How To Acid Stain Concrete With Rust Spots

Image Courtesy of DeLaughter's Decorative Concrete (and doesn't include rust spots)

You've bought your acid stain and prepared your concrete to apply it. Everything is ready for you to embark on your big project! That is, until you find rust spots on your concrete.

Why Does Concrete Rust?

Why does concrete rust? Well, it actually doesn't - at least not by itself.

Metal Objects

You'll find that concrete doesn't develop rust spots on its own. Instead, it receives the rust spots from objects placed on it or in it. As you know, metal chairs, planters or even a small piece of metal like a nail will rust when it rains. However, when these objects are touching the surface, the rust penetrates the pores of the concrete and fights to stay there. Even if these objects are later removed, the rust spot from them will remain.

Irrigation Systems

Rusting can also be caused by iron dissolved in irrigation systems like an underground water well. You'll want to look into different treatments depending on the type of iron found in water.

Pre-Staining Rust Removal Options

WARNING
Using chemicals to acid wash or acid etch concrete will prevent acid stains from adequately staining concrete.

Although, a good acid stain can remove some or most rust stains (see section below), you still may want to remove rust before hand. In this case, some might recommend using stronger chemicals like oxalic acid to remove rust from concrete, but it's important to know that using any kind of acid/chemical on concrete expends the lime on the surface. Lime is the majority mineral that acid stains react with to create the color. So using an acid wash to remove a rust stain would result in a different kind of blemish where it stains lighter and in a larger area than the rust originally was. Almost every acid stain out there has no chance of adequately staining concrete that has been acid washed or acid etched.

For example, we are frequently asked if bleach can solve concrete rust woes. While this is an option, it's not necessarily one we recommend. Bleaching will help make the rust disappear, but it will also discolor your concrete. That means when you stain your concrete, the bleach spot will stain differently from the rest of the surface. Basically, you'll be trading one problem for another. The same goes for any other harsh cleaners.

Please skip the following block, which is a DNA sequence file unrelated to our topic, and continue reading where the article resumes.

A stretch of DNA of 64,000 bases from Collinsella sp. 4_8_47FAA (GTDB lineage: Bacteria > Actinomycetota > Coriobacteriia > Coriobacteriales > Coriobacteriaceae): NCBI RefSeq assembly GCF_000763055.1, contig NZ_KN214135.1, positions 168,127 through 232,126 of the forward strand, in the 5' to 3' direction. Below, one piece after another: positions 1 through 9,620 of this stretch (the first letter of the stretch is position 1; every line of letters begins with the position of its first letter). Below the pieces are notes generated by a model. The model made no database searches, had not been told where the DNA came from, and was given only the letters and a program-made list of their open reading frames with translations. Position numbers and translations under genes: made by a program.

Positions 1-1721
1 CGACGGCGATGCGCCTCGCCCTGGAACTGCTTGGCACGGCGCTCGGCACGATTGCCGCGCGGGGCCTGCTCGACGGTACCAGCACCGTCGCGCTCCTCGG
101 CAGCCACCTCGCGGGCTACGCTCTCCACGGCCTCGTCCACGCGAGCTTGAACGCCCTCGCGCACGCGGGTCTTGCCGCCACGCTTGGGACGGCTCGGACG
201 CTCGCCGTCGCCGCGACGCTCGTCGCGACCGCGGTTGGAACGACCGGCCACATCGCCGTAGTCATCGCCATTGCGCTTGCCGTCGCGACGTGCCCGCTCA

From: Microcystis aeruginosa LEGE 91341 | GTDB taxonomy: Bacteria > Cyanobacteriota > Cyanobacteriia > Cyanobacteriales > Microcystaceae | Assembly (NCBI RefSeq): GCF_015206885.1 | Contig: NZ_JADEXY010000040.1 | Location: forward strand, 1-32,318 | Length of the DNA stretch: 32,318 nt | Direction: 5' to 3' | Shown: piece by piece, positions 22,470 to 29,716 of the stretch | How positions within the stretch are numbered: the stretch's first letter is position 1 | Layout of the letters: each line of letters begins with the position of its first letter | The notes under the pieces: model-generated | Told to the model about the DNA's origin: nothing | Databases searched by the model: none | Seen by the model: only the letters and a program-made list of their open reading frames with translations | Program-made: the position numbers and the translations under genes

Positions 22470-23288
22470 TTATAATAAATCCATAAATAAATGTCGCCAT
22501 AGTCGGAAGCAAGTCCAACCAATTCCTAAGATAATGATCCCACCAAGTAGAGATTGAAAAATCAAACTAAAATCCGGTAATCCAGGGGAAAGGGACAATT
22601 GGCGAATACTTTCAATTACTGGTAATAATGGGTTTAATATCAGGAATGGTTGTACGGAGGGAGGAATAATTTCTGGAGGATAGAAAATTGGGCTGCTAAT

Staining Rusted Concrete with Specific Colors

Instead, we recommend using your acid stain to cover up the rust spots. When you stain over the rust, in some instances the acid in the stain will remove the spot. If not, then using the correct colors will camouflage the rust spot, allowing it to blend in and disappear to the eye. However, this will only work with specific color stains. The medium to darker browns, blacks and sometimes even Riverstone stains are the best bet for covering up the rust spot. Many times the red-based stains will even work. Keep in mind that you'll have a more challenging time with the turquoise, greens and lighter colors.

Either way, we recommend performing acid stain tests of different colors before you commit to your entire concrete surface. Try our sample kits to help with testing prior to staining.

Once You've Picked A Stain Color

The steps for staining are the same as for any older concrete. Check out our step by step guide.

Get Creative and Highlight Concrete

Another option is applying a highlighting coat. To do this, stain your concrete floors with a light or medium color. Once that stain dries, apply a highlighting coat, by holding your sprayer wand higher than normal and raising and lowering it as you work side to side and back and out, with the same or a darker color. This technique helps the rust spots become a part of the character instead of a blemish, while creating more color variances, highs, lows, and mottling.